Thursday, December 29, 2011
The Joint Commission Dementors
Our hospital recently had its inspection by this nongovernmental agency formerly known as JCAHO. I commented before on the lunacy of some of the rules that TJC imposes on healthcare providers that don't seem to affect the quality of patient care. Many of us feel that in order to justify their existence, TJC kind of makes up stuff along the way in order to sound authoritative and put doctors and hospitals in their place.
For instance, while inspecting one of the operating rooms, one of the members of TJC told us that the trash basket has to be at least five feet away from the dirty laundry basket. Now what is the logic of that? Are there any studies to prove that a dirty laundry basket sitting next to the trash worsens a patient's health? So we dutifully pulled the baskets apart in each O.R. Another inspector decided that clipboards made from wood or particle board were verboten in the O.R. Why? Don't ask me, ask TJC. When word got out on that, the O.R. managers went rushing madly through all the rooms to make sure all the wooden anesthesiologists' clipboards were thrown out and replaced with plastic and metal clipboards. I was amazed how all those brand new plastic clipboards materialized so quickly. Is that insane? I could go on and on about these stories of random acts of lunacy. I can't forget to mention that our bulletin board had to be removed thanks to TJC. Apparently some of the clippings of personal notes and pictures that were stuck on the board were not secured properly. They were pinned to the bulletin board with thumb tacks causing the corners of the notes to kind of droop down due to that force called gravity. I guess TJC doesn't like gravity. They felt that those droopy paper corners could be a potential fire hazard and said all the notes had to come down. However if all four corners of the notes were stuck securely to the board, they were okay. WTF?
Some of the anesthesia related irritations by TJC include the perennial question about locking anesthesia carts. Our particular group of inspectors hadn't gotten word yet that TJC and the ASA had agreed on when it is appropriate for anesthesiologists to leave their carts unlocked. They wanted our carts locked whenever the anesthesiologist leaves the room, even though the O.R.s are considered secured areas of the hospital. They also suggested that we label our syringes when performing regional blocks. Sounds reasonable, you ask? Well how is one supposed to put nonsterile labels on sterile syringes while wearing sterile gloves during the performance of a block? Plus the syringes and medications never leave the sight of the practitioner so why is labeling required?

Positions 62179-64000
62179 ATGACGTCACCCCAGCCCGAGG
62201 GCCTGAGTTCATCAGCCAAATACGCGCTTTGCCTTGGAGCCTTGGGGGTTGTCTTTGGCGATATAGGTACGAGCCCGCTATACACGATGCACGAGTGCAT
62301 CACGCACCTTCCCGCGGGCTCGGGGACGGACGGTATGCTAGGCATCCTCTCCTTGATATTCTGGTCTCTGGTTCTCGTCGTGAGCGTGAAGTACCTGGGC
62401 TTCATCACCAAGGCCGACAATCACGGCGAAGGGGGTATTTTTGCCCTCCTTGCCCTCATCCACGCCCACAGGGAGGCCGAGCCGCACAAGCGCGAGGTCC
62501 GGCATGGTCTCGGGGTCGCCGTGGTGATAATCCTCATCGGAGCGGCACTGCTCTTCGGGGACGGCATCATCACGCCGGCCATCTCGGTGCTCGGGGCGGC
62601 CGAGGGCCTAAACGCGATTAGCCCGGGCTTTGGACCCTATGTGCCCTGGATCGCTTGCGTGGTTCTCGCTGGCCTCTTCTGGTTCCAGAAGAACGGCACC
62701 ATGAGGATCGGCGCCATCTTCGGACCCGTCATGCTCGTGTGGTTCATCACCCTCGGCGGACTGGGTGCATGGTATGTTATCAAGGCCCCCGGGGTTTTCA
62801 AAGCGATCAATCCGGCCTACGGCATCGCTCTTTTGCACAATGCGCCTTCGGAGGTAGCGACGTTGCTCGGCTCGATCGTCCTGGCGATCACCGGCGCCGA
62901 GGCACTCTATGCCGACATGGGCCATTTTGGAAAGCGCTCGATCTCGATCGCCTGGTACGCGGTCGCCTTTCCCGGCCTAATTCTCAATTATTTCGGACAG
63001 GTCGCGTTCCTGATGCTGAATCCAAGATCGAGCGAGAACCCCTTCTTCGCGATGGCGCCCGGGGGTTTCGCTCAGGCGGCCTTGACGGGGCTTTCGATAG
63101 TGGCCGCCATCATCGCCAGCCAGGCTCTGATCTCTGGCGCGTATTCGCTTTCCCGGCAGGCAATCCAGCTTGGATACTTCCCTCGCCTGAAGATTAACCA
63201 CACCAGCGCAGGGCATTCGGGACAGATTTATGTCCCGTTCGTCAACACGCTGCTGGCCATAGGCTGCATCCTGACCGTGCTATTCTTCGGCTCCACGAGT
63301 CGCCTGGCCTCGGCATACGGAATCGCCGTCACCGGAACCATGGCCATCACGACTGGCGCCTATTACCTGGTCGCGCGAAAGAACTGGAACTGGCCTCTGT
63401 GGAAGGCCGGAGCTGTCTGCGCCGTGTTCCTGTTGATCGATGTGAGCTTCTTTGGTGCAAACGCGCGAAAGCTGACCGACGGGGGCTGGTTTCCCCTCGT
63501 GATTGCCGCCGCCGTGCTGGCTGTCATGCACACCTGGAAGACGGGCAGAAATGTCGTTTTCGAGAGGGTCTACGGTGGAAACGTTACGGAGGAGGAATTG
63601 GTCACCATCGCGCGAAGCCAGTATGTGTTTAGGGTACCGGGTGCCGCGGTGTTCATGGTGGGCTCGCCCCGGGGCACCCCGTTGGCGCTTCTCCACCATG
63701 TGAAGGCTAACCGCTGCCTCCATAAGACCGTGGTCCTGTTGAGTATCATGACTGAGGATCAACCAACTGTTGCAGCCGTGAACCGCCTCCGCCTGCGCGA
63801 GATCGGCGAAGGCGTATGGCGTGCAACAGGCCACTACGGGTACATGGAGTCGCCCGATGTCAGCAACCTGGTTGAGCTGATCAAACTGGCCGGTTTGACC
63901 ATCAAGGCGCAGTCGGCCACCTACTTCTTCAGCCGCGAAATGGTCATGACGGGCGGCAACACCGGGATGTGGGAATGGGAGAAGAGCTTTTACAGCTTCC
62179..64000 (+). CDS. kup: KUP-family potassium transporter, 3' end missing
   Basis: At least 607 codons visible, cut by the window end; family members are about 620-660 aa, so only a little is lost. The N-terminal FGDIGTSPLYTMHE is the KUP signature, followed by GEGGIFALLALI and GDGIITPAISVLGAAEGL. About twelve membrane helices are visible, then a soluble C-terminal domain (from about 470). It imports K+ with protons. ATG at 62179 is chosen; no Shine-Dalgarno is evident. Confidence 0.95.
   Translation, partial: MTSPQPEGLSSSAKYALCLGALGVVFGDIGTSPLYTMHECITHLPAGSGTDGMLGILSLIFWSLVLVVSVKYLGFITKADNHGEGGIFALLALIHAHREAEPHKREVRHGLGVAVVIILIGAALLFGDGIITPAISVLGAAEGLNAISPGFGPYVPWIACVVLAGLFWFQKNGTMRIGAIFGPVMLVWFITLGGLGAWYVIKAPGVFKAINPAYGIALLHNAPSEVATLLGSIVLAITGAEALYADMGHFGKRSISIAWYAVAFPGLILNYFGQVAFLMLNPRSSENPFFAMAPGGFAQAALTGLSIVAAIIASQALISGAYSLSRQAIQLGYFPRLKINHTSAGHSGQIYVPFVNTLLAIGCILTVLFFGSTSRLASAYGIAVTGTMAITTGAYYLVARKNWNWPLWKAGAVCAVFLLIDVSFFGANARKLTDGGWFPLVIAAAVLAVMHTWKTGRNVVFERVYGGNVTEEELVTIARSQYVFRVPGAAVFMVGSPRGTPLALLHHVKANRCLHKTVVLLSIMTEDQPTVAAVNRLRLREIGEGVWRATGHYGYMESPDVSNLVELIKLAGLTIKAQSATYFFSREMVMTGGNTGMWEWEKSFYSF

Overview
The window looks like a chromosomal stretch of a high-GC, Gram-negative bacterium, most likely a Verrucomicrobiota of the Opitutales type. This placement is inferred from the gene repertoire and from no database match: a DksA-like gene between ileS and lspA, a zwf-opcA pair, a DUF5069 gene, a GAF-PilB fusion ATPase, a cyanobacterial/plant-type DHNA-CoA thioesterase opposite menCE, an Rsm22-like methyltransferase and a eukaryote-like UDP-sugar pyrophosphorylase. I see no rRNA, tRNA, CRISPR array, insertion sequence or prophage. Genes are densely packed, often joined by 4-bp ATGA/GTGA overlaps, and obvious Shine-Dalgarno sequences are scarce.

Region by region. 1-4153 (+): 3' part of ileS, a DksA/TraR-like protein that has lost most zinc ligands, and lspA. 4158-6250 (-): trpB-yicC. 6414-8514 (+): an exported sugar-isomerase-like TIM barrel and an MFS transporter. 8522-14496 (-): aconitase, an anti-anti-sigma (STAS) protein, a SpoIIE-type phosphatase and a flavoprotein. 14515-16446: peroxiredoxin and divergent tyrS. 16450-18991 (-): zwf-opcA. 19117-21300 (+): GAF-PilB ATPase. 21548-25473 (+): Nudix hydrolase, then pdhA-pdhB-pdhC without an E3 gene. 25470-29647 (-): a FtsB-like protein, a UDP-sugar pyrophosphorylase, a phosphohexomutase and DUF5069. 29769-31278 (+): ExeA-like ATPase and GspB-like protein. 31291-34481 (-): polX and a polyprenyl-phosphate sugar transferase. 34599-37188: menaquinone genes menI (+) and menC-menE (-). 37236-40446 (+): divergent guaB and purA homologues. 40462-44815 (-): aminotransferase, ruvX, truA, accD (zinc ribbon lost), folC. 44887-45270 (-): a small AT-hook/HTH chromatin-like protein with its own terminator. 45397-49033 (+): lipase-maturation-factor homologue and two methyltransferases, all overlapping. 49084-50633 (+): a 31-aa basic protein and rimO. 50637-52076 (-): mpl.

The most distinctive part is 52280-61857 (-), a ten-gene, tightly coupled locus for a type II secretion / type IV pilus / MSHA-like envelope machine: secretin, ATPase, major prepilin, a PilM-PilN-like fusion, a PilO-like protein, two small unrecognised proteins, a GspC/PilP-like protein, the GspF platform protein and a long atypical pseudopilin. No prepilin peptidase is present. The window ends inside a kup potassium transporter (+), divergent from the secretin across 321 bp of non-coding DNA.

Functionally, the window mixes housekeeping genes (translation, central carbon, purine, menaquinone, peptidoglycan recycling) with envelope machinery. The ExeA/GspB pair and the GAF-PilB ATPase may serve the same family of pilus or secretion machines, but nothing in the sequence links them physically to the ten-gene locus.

Our hospital spent months preparing for these "surprise" inspections by TJC. We rehearsed our time outs studiously. Our syringes were randomly inspected to make sure they were all labeled with the drug name, date, time, and initials of the person who drew the drug. Personal effects were banned from the O.R.'s or had to be placed in plastic bags. But you can't prepare for this kind of irrationality. It's a travesty that healthcare providers have to subjugate ourselves to these insulting inspections. They know we do a good job taking care of patients so they come up with these excuses to demoralize us. They are aware that if our facility doesn't get their approval, Medicare and insurance companies will no longer do business with us. How this organization acquired their monopoly on inspecting hospitals and the government's continued reliance on their seal of approval is beyond me. It seems that TJC has a conflict of interest in their business. They don't have a book of all the rules that a hospital has to follow in order to receive approval. If they did every hospital would follow it to the letter and there would no longer be a need for TJC. Instead they make up these random on the spot rules to justify coming to our facility and insult our patient care.
Don't laugh at our frustrations. TJC will soon be coming to your hospital soon. In fact, they are expanding internationally to inspect overseas hospitals thanks to all the medical tourists out there. Let's see if those doctors and nurses in Thailand, India, or Dubai give a darn about droopy corners on their bulletin boards.